Saturday, November 26, 2016

Live Review :: Cabbage :: Old Blue Last, London - Nov 24 2016

Live Review


Old Blue Last, London

November 24 2016

Words/Photos: Kenny Davies,

The Old Blue Last tonight plays host to The Great Escape's First Fifty for 2017, showcasing some of the first artists to be announced for the Brighton festival next year. Mancunian five-piece Cabbage, who have been storming stages around the country throughout the summer at the festivals and more recently on their own headline tour, are one.

As Radio One presenter Phil Taggart introduces Cabbage onto the stage there's a massive eruption of cheers, clapping, and before it can stop the band fly straight into 'Uber Capitalist Death Trade' where scratchy guitars, fast rolling drums and ramshackle, on-point guitar solos build up to a frenzy which already sets the crowd into a whirling mosh-fest - and it's still only the first song.

'Fickle' and 'Indispensable Pencil', which both tip a nod to The Fall and Fat White Family ideas and visions, with stark cynical lyrics set to a glorious dynamic musical backdrop, have the crowd bouncing along, whilst singer Lee Broadbent bounds straight onto the bass drum (covered with the usual 'Cock - Piss - Cabbage' wording) and proceeds to scream "Who do we trust?" during the first of the two numbers.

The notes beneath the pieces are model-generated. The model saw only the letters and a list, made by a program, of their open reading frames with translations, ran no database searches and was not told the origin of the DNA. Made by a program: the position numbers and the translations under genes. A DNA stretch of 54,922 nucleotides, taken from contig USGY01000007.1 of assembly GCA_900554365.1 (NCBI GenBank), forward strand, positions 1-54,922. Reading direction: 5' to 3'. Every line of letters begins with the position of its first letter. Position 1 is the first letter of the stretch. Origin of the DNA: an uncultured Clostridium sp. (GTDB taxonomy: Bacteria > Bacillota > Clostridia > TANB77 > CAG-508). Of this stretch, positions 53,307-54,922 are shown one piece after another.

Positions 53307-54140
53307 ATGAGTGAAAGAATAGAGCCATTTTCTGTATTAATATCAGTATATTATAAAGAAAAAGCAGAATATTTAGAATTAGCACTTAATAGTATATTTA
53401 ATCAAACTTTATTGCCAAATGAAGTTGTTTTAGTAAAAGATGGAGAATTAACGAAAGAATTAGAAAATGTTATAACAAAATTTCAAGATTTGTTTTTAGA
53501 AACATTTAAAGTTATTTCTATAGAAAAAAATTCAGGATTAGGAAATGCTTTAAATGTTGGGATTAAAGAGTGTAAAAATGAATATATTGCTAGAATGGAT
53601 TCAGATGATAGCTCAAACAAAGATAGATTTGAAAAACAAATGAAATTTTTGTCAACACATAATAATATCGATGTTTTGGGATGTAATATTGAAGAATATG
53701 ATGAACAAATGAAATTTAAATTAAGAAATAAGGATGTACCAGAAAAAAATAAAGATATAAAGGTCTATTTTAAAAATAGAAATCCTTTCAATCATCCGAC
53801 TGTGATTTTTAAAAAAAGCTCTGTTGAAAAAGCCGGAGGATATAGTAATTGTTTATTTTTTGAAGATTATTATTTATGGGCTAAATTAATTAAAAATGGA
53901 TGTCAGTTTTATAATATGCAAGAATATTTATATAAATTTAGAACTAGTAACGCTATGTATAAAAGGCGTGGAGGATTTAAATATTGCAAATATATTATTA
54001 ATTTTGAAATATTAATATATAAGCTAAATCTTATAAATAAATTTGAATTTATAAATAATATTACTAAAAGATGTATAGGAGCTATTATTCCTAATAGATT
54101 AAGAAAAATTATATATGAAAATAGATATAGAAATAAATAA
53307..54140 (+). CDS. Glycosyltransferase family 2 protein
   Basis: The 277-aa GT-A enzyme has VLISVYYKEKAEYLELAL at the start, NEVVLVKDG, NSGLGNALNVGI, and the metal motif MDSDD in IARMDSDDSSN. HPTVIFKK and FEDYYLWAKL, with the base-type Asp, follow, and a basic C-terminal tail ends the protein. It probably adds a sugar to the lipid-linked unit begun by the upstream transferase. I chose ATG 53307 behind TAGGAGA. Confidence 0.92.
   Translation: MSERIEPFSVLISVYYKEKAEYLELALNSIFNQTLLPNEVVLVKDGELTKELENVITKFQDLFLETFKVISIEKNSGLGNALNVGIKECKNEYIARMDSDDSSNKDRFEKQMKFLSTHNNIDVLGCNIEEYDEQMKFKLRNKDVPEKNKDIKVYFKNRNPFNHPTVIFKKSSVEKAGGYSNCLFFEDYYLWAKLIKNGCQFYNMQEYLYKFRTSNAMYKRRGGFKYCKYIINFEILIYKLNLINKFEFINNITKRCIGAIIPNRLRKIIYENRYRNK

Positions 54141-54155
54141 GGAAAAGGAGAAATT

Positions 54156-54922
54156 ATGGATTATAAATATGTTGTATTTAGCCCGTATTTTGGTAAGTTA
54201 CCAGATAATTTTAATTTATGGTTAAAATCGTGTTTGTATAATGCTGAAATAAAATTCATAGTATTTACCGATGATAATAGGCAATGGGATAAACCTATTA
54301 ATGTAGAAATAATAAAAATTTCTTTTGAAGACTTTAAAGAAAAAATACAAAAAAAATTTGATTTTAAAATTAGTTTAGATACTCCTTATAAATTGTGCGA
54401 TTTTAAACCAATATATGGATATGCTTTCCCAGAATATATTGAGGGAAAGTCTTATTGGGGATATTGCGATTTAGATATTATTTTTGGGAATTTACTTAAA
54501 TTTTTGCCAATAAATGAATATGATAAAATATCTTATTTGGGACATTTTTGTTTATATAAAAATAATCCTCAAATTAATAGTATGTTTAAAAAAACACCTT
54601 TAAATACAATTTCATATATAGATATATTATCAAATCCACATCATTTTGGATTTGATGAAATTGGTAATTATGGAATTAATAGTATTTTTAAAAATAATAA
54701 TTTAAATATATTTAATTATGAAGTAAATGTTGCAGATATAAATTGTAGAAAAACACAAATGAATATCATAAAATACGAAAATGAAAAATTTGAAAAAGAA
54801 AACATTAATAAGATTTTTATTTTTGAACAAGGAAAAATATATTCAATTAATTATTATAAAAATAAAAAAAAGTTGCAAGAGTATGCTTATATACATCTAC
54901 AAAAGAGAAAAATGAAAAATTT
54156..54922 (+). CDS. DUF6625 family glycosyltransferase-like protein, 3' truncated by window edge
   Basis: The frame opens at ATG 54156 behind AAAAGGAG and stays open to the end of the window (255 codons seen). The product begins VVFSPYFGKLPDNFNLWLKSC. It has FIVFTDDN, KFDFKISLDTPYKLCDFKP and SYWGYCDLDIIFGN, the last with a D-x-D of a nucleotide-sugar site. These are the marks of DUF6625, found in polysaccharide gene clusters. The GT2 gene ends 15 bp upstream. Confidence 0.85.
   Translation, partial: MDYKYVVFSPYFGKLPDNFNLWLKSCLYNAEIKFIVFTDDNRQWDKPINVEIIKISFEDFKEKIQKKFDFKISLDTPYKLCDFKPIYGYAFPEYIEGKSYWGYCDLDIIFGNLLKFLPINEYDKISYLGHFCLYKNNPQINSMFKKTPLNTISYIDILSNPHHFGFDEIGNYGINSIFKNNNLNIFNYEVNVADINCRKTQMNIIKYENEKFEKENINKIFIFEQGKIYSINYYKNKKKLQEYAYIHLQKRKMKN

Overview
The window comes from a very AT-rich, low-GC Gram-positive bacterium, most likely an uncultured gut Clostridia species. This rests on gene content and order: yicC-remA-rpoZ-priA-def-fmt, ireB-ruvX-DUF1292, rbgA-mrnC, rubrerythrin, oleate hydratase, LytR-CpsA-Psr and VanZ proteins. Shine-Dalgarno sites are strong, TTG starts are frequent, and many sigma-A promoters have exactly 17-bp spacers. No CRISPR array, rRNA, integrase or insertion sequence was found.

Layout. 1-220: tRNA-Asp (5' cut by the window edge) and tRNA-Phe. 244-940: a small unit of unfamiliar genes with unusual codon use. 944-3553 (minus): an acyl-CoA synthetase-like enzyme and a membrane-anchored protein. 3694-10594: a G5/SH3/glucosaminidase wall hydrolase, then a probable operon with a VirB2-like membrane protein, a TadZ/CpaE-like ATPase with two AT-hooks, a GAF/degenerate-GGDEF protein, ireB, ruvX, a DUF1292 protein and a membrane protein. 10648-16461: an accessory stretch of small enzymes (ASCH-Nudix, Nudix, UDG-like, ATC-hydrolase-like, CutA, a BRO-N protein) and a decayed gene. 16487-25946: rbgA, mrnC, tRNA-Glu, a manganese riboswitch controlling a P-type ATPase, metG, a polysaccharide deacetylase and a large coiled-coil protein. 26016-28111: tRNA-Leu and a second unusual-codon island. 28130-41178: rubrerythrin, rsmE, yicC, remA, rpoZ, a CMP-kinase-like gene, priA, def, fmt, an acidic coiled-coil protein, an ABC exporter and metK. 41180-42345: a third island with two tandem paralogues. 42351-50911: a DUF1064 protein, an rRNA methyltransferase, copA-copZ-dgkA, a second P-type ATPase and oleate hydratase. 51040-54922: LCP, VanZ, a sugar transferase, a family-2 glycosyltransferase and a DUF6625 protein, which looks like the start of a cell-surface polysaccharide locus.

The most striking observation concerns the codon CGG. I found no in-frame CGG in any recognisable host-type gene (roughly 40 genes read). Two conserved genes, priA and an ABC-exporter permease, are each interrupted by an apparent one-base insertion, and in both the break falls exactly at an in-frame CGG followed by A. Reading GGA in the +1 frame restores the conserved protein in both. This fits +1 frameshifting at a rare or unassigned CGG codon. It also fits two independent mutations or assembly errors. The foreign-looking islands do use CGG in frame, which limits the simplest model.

'Kevin' and 'Dinner Lady' are the best known of the Cabbage repertoire and receive the biggest reception of approval when announced. On the former the band become almost feral-like, tearing through the song; not straight, a bit wonky and off kilter but the fans love it, responding with shouts of "Kevin!" throughout the chorus. During 'Dinner Lady', second vocalist Lee Martin disrobes to take us through a canteen tale of Jack Wills, and, of course the infamous quiche with a certain added extra, along to a chugging repetitive riff and almost funky bass line.

'Necroflat In The Palace' and the USA bashing, 'Free Steven Avery (Wrong America)', close the set. Neither are conventional song subjects. 'Necroflat...' hinting at the Royals' knowledge of the dark underbelly of celebrity behaviour, comes with the scream of "I was born in the NHS, I wanna die in NHS", the singer heading straight into the crowd to be mobbed as the band on stage head burst into a frenzy of guitars, drums and bass that has everyone moshing again.

The 'Making A Murderer' figure is the fuel in 'Free Steven Avery (Wrong America)', and with US recent presidential election still fresh in minds, the crowd seem to love singing along to the line of "death to Donald Trump". And on this evidence, you can't help but love the fun, dark and ferocious magic that Cabbage create on stage. The skies might be dark in their world, but the future is definitely bright for this band.

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